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Author Topic: Reconfiguring networking from the beginning  (Read 1693 times)
James T
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« on: April 29, 2011, 22:25:56 PM »

Is there a convenient way (or even an inconvenient) way to get Pardus to set up the networking from the beginning without a re-install.

Why?:
I have a machine with 2 ethernet cards. After I installed the system, I got a new 1GB/s card that I used to replace the original 100MB/s PCI card, but now Pardus is totally confused about the identities of the cards with some things saying I've got eth1 & eth2 (including ifconfig) and others (including the network manager) saying it's eth0 and eth1. So far all my attempts to get it to do what I want have failed (and probably made things worse).

Also is it actually possible to get the dhcp server running with anything other than the default (useless) configuration, every time I start the dhcp service, it replaces the config file with a default version?
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atolboo
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« Reply #1 on: April 30, 2011, 00:19:11 AM »

There is System Settings > Network Settings > Network Connections > select connection > Edit > Method: > there is Automatic (DHCP or Manual or ......
(all translated from Dutch)
Maybe this will help to solve your problem Wink

Do not forget the mark at ¨Connect automatically¨!
« Last Edit: April 30, 2011, 00:21:57 AM by atolboo » Logged
Lisa
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« Reply #2 on: April 30, 2011, 16:37:54 PM »

Also is it actually possible to get the dhcp server running with anything other than the default (useless) configuration, every time I start the dhcp service, it replaces the config file with a default version?
I notice in other distros, they use dhcp3.  May be we can wish for this in Pardus.

Not sure if it will help, but you could try installing dhclient, which has a configuration files in /etc/dhcp:
Code:
#Please refer to dhclient.conf(5) man page

#send host-name "pardus";
#send dhcp-client-identifier 1:0:a0:24:ab:fb:9c;
#send dhcp-lease-time 3600;
#supersede domain-name "fugue.com home.vix.com";
#prepend domain-name-servers 127.0.0.1;

#request subnet-mask, broadcast-address, time-offset, routers,
# domain-name, domain-name-servers, host-name;

#require subnet-mask, domain-name-servers;
#timeout 60;
#retry 60;
#reboot 10;
#select-timeout 5;
#initial-interval 2;
#script "/etc/dhcp/dhclient-script";
#media "-link0 -link1 -link2", "link0 link1";
#reject 192.33.137.209;

#alias {
#  interface "ep0";
#  fixed-address 192.5.5.213;
#  option subnet-mask 255.255.255.255;
#}

#lease {
#  interface "ep0";
#  fixed-address 192.33.137.200;
#  medium "link0 link1";
#  option host-name "andare.swiftmedia.com";
#  option subnet-mask 255.255.255.0;
#  option broadcast-address 192.33.137.255;
#  option routers 192.33.137.250;
#  option domain-name-servers 127.0.0.1;
#  renew 2 2000/1/12 00:00:01;
#  rebind 2 2000/1/12 00:00:01;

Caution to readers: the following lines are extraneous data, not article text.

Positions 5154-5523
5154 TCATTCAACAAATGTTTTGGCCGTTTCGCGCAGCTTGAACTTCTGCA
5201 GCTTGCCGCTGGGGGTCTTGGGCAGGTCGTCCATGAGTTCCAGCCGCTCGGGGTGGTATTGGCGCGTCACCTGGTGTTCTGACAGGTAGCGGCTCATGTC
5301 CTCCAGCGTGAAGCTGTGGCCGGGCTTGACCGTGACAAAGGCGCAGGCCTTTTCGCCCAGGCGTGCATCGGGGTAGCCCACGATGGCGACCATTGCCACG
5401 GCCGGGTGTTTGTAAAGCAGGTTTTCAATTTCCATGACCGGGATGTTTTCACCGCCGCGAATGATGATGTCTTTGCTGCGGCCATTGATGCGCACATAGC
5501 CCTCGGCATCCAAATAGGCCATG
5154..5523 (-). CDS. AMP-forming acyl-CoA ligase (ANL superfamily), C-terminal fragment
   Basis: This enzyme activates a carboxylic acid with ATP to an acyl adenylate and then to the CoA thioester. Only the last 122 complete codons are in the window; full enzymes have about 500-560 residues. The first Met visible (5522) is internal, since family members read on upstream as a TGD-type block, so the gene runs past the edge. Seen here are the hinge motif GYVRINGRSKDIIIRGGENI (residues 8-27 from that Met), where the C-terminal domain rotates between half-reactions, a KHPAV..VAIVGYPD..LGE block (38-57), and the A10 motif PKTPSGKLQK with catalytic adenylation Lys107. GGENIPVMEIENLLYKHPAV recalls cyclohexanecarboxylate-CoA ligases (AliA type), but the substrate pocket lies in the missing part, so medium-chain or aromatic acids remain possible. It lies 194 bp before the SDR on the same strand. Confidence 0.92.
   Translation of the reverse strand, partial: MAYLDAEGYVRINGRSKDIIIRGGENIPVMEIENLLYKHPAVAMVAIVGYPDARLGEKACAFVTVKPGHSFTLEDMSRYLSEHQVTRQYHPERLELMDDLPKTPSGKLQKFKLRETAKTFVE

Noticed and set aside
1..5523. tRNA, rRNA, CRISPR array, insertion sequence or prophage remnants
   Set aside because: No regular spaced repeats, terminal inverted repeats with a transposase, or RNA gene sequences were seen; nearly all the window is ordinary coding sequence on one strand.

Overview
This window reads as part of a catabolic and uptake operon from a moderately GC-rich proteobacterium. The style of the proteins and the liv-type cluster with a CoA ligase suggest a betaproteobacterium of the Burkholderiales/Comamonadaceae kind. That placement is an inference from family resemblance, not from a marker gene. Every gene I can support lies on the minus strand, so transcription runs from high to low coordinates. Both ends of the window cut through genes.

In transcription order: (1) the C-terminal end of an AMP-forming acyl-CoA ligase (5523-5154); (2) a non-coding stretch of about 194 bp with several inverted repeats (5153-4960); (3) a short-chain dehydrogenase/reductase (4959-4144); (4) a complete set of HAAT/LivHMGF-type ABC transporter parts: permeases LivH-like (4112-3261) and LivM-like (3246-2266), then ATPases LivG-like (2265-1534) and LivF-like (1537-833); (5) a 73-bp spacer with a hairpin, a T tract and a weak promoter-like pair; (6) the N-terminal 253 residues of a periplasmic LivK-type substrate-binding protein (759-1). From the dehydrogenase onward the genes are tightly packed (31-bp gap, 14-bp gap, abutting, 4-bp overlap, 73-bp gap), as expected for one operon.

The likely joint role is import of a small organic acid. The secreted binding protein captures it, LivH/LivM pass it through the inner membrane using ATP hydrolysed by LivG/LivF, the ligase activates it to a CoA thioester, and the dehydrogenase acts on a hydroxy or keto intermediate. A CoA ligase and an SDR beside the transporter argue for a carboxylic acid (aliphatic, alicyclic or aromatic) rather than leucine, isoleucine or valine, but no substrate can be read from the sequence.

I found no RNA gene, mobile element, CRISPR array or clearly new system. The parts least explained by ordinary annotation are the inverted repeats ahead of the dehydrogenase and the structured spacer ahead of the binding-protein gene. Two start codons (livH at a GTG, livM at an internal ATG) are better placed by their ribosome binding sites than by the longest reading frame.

#  expire 2 2000/1/12 00:00:01;
#}
Lisa Marie
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Lisa
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« Reply #3 on: April 30, 2011, 18:43:58 PM »

Did some searching and it appears dhcp3 is same as dhcpcd, which is installed.

A decent ubuntu how-to:
https://help.ubuntu.com/community/dhcp3-server
Lisa Marie
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James T
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« Reply #4 on: May 05, 2011, 01:54:11 AM »

Thanks Atolboo & Lisa, however I think I've tried those and also using /etc/iftab and manually editing /etc/network/interfaces.

Right now problem #1 is getting everything to agree which interface is which. Once I'm there I might have a chance of getting the system to do what I want which is:
  • One interface (let's say eth0) will get its IP address from the the outside server.
  • The other will have a fixed 192.168.*.* address, and any machine connected to that side will get an IP address from this machine and NAT translation.

Currently I do have a Kubuntu machine that does this (I did have to manually edit /etc/network/interfaces to get it to work).
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DavidD
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« Reply #5 on: May 07, 2011, 16:43:36 PM »

James,

The naming of interfaces is controlled by /etc/udev/rules.d/70-persistent-net.rules

You can change the eth0, eth1, etc., but be sure to match with the proper MAC.

Hope this helps.

David
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"The most tragic pathologies we've experienced in human history result from the catastrophic way we deal with otherness." - D. Gordis
James T
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« Reply #6 on: May 07, 2011, 22:35:16 PM »

The naming of interfaces is controlled by /etc/udev/rules.d/70-persistent-net.rules

Thanks for that pointer. I'll give it a go when I next get a chance to fiddle with that machine.
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